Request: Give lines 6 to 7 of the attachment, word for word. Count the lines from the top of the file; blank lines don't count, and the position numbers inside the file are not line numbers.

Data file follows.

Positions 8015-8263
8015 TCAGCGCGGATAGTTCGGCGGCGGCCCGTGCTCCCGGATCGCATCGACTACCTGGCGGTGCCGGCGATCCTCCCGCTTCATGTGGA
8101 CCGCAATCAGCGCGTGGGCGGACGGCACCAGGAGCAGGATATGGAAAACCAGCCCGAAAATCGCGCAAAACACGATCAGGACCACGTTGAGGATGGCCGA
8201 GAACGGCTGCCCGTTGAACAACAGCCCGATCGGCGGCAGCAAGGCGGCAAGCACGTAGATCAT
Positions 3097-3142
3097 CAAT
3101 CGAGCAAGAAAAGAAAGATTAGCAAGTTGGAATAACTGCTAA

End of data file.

3097 CAAT
3101 CGAGCAAGAAAAGAAAGATTAGCAAGTTGGAATAACTGCTAA